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To study the effects of Hesperidin, flaxseed and both together on lipid profile, liver enzymes, inflammatory factors and hepatic fibrosis in patients with Nonalcoholic Steatohepatitis (NASH), 100 patients who referred to Gastrointestinal (GI) clinic with steatosis grade 2 and 3 will be randomly allocated to one of following four groups: control group, hesperidin group (2 capsules Hesperidin), flaxseed group (30 gram flaxseed) or flaxseed-hesperidin group (2 capsules Hesperidin and 30 gram flaxseed) for 12 weeks; both groups will be advised to adherence the investigators' diet and exercise program too. At the first and the end of the intervention, lipid profiles, liver enzymes, some inflammatory markers, and liver fibrosis will be assessed and compared between groups.
This is a phase 1 study in advanced cancer patients with varied hepatic fucntions to evaluate the potential effect of hepatic impairment on pharmacokinetics and safety of lorlatinib and provide dose recommendation for patients with hepatic impairment if possible.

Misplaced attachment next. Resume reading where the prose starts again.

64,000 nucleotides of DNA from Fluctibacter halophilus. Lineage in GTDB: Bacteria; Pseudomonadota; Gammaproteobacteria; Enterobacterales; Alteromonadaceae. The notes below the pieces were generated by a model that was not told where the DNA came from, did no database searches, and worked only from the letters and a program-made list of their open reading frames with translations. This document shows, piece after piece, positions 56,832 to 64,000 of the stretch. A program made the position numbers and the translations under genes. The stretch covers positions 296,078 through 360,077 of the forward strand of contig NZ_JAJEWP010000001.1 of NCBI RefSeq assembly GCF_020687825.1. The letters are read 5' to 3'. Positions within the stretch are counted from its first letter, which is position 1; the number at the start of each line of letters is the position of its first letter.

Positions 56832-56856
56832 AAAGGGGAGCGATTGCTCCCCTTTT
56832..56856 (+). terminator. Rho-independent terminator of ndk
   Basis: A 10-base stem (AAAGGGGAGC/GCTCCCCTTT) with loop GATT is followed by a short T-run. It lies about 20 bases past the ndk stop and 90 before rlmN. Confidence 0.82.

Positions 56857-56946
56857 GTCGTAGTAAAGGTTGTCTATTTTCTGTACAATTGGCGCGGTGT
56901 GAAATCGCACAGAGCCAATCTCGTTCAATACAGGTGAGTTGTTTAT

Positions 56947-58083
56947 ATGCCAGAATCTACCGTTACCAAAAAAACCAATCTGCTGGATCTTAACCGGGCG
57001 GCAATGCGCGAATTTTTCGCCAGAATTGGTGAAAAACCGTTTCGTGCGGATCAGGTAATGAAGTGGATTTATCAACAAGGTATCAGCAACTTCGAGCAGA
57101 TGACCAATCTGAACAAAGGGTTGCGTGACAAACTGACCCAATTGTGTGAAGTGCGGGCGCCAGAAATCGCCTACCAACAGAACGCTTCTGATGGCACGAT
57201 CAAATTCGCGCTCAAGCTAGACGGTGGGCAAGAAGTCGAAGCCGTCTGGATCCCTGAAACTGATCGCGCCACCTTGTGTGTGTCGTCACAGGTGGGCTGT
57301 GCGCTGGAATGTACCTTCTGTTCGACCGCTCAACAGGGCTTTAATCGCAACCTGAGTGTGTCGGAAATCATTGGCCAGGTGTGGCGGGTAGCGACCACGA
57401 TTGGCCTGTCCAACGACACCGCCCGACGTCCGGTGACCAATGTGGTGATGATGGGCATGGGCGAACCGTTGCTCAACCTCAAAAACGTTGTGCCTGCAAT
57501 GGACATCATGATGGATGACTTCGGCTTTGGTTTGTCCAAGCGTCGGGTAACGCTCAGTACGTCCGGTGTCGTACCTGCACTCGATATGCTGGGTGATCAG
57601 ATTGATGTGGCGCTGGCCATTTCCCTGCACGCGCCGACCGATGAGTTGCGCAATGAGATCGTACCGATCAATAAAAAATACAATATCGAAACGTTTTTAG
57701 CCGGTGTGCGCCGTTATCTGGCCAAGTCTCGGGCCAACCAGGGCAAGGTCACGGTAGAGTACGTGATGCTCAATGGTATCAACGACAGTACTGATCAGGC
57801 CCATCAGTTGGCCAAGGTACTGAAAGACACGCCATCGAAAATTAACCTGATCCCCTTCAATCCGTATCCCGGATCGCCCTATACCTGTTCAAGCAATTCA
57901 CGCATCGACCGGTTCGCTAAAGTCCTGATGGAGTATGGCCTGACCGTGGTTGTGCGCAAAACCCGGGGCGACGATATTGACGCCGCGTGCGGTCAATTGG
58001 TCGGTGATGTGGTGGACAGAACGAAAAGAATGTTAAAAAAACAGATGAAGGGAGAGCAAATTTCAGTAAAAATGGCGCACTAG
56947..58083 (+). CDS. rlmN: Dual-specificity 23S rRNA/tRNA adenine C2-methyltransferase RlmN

In recent years, several scoring systems have been developed aimed at predicting early post-LT graft function. However, many of them showed poor efficacy when long-term survivals were tested. Moreover, the necessity to find an easy-to-use score represents another obstacle, with several scores composed by numerous, difficult to find, variables. Recently, the pre-LT Balance of Risk (BAR) and the post-LT Comprehensive Complication Index (CCI) have been created, but their external validation and integration in this setting is lacking. This study aims at constructing an easy-to-use score system based on the combination of a small number of pre- and immediately post-liver transplant (LT) independent variables, in order to accurately predict long-term graft survival after LT.
This is a pilot, cross-sectional study to assess liver stiffness and markers of hepatic injury, function, and fibrosis in patients with urea cycle disorders. This study will be conducted at 3 UCDC sites: Baylor College of Medicine in Houston, Texas, University of California San Francisco (UCSF), San Francisco, California and Seattle Children's Hospital, Seattle,Washington